I'm new to linux and the sysadmin world all together, so I'm looking for some advice and a couple of answers. I set up an EC2 instance running Ubuntu 12.04 and I SSH in via key pair.
First of all, I read through the Ubuntu user management page but it left me with a few questions. I noticed this on the page
Sudo allows an authorized user to temporarily elevate their privileges using their own password instead of having to know the password belonging to the root account.
When I run a sudo command I'm not prompted for a password after using SSH to access my server. I've read not to store passwords for database access (such as for PHP and MySQL) in plain text files, but rather use .cnf files instead with permission set to 600. If someone does manage to get on my server, all they have to do is type in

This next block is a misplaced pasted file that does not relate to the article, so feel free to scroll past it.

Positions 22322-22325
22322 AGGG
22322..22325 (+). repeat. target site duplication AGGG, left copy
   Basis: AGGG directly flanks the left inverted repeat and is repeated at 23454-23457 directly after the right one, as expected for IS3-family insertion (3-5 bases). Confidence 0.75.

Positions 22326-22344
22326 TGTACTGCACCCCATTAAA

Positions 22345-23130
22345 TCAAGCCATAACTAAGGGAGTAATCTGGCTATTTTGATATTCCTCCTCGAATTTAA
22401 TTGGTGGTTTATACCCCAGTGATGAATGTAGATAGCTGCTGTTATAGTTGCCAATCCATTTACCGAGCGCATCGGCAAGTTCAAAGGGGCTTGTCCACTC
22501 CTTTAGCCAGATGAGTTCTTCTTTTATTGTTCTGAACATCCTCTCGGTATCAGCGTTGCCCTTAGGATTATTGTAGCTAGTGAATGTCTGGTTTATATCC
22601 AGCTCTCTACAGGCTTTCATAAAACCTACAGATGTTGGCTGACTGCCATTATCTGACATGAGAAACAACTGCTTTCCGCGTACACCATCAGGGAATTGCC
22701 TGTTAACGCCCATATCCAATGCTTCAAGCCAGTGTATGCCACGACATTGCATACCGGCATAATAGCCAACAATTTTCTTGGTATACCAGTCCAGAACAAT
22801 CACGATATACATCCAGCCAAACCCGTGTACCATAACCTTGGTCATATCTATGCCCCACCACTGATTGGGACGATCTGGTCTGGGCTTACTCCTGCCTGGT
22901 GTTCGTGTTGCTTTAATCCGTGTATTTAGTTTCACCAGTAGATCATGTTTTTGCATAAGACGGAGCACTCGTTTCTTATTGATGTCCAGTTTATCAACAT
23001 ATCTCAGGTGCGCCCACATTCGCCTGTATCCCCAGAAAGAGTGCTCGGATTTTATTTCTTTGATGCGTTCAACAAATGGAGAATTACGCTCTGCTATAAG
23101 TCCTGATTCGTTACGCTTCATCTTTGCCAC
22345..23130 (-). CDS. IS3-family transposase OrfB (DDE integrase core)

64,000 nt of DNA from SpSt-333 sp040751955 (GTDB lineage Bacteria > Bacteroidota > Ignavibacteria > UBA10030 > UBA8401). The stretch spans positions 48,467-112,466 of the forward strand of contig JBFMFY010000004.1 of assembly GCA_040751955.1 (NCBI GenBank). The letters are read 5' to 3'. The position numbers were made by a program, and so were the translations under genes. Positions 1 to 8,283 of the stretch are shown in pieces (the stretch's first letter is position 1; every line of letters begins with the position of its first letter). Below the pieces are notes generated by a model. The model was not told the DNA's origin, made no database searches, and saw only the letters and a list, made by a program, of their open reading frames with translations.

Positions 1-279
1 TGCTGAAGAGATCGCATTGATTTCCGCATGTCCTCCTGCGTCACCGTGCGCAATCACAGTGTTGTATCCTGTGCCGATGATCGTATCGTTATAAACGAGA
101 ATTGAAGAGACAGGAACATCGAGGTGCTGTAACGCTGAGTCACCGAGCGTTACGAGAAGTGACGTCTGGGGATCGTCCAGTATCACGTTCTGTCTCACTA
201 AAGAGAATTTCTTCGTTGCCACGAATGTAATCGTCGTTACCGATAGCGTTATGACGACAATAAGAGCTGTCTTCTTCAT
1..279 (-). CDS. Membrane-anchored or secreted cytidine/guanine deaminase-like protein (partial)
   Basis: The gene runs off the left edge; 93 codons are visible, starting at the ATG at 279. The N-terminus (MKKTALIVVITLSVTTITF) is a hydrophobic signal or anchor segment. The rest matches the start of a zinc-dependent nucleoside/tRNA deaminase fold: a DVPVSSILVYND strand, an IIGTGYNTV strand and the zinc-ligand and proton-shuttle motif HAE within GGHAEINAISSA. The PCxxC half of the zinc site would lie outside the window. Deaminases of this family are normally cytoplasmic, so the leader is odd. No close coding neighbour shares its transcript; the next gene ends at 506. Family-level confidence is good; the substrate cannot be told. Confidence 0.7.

sudo vi /path/to/cnf and then they can view the password. Is the whole point of that assuming that I have a password for sudo?
Am I supposed to add a password for sudo considering by default I don't have one?
How big of a risk is it for someone being able to SSH into my server considering I'm using UFW to restrict access to port 22 and I'm using a key pair?
Seeing as I used EC2 to set up my Ubuntu server, all of the sources I've seen on adding/changing passwords say by default the one is used from setup. I didn't really set anything up. It was all pre-configured through AWS. Is this an issue?